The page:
March 15, 2017

Jazz Rock — Part Two

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The huge success of the Miles Davis’s BITCH’S BREW led the way for a number of fusion bands like Weather Report and Return to Forever to become very popular in the 70’s. It was some of the most exciting and imaginative music ever. Seeing these groups live was nothing short of spectacular! It wasn’t just their playing abilities, it was the way they blended together. It seemed as though they had some sort of ESP sense of what the rest of the band was doing even when they were improvising. These bands were very tight.

It also was no accident that several members of these and other Fusion groups contained several members who had also played with Miles Davis. Among those who played with Miles during his Jazz Fusion period were: John McLaughlin and John Schofield (Guitar), Chick Corea, Herbie Hancock, and Joe Zawinul (keyboards). Wayne Shorter (sax), Airto Moreira, Tony Williams and Billy Cobham (Drums).

The group that is most often given credit for being the first fusion band was The Tony Williams Lifetime. Tony Williams was a very young man when he played with Davis who attracted to his amazing drumming ability. When Tony Williams started his own band the guitarist was John McLaughlin. When Miles heard Lifetime he asked John to join his band. John, while very much honored because he loved the music of Miles Davis, turned him down. McLaughlin did play on some of the best Miles Davis fusion records, but never actually joined the band. The feeling that McLaughlin had was that he could be a more important as a member of Lifetime because with Miles he would always be secondary to the horn.

While The Tony Williams Lifetime had some great players and were sensational live, their downfall was Tony insisting that he could sing. His singing was more of a distraction than an attraction. After Lifetime failed to catch on, McLaughlin started his own fusion band that was very successful called the Mahavishnu Orchestra. That group featured some of the very best players in fusion including sensational drummer Billy Cobham, Jerry Goodman, Rick Laird, and Jan Hammer.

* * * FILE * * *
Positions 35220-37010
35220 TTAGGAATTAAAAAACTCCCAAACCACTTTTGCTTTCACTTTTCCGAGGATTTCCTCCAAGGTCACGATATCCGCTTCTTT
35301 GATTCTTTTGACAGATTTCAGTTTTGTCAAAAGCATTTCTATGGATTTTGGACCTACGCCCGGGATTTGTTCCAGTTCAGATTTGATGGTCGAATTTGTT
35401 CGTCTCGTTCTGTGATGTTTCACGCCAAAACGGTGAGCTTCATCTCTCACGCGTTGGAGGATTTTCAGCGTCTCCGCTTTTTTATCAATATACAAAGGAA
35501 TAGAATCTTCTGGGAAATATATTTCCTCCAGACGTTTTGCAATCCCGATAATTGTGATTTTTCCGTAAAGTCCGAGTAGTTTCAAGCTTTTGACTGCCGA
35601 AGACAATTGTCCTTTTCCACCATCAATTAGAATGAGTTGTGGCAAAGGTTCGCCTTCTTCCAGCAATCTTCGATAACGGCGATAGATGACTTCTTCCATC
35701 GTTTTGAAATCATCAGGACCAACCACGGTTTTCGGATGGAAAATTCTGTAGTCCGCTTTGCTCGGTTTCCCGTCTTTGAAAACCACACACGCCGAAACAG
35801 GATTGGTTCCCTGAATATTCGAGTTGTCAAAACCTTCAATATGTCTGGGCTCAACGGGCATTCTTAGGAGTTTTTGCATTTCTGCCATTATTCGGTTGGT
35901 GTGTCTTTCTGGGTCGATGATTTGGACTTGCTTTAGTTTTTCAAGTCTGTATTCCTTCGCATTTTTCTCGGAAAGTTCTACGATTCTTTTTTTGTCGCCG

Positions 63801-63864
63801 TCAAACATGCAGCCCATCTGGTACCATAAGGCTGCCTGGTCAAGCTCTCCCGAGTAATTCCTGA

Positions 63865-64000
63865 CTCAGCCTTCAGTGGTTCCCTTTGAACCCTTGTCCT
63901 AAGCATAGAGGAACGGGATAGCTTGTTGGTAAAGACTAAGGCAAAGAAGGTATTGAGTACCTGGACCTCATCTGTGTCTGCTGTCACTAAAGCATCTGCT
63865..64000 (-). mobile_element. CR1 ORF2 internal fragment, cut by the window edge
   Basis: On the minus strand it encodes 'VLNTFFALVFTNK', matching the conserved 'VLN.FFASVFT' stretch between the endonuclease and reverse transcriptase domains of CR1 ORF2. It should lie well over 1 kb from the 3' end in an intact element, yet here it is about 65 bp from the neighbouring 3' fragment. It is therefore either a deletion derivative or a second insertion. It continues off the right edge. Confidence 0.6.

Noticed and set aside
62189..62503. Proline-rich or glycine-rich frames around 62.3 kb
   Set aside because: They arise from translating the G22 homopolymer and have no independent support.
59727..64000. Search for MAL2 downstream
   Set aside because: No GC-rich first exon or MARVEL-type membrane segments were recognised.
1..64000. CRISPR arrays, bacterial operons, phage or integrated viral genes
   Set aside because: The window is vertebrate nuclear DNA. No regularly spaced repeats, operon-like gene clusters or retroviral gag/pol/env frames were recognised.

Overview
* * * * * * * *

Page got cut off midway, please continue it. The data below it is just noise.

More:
The success of Fusion was fueled by the music fitting in nicely with the many progressive rock bands that were the staple of rock radio in the 70’s. The addition of groups like Weather Report and Return to Forever seemed natural when part of a mix of groups like Steely Dan, Genesis, Emerson, Lake & Palmer, Jeff Beck, Yes, and other progressive bands that were themselves mixing elements of different genres of music.

At the same time that Jazz and Rock mixing things up, there was a new union. What emerged was funky Jazz and R & B. Sly Stone, a former DJ, was one of the first to find a large audience for this new mixture. His music also found its way onto the play lists of many progressive rock stations. So did groups like The Average White Band, Earth, Wind & Fire, War (initially led by Eric Burdon), The Crusaders (originally known as The Jazz Crusaders), and Tower of Power. Ramsey Lewis (who had a big hit in 1965 with “The in Crowd”) and Herbie Hancock had their biggest selling albums with their funky Jazz albums during this time.

So what happened to all this Jazz Rock? Some still are enjoying popularity today, but most are not. The record companies seeing the success of the Fusion groups pushed them to do more in that same vein. They also signed bands that were clones trying to cash in on the new music. The established musicians were not allowed use the freedom to expand what they had established. Soon the music was no longer new and exciting. The push for sameness dried up all the creative juices that made the bands not only great, but popular. Frank Zappa who did play some great Jazz Fusion, (but not to the exclusion of other music) may have summed it all up as well as anyone. “In order to match that marketing concept of what people think of as Fusion,” he remarked when asked, “it has to sound Fusion”.

The push to make Jazz a bigger commercial success led to a watered down Jazz that became known as Smooth Jazz. That became popular enough that entire radio stations in the 90’s played the Smooth Jazz format. This format too soon became stale and died at the turn of the century. While there was an attempt in the late 80’s and early 90’s to bring back a different kind of Jazz Rock that was labeled Acid Jazz, it never really captured the hearts of the listening public.

Both Jazz and Rock were a reaction to what was considered the popular music of a given time period. When the music gets controlled to fit a certain sound, then it no longer an alternative to popular music. It becomes popular music.

Sadly, there hasn’t been anything new in this new century that has been able to generate the creativity, passion and excitement that prevailed during the 60’s, 70’s and 80’s. Some of the music that is being called Rock today is very much lacking in what made both Jazz and Rock great. Both Jazz and Rock were spawned by rebels. These artists who composed outside the lines made music that was very mush outside the mainstream. It was often rough and raw, but it was always exciting.

Note: This is part two of a three part series. For part one, click here. For part three, click here.

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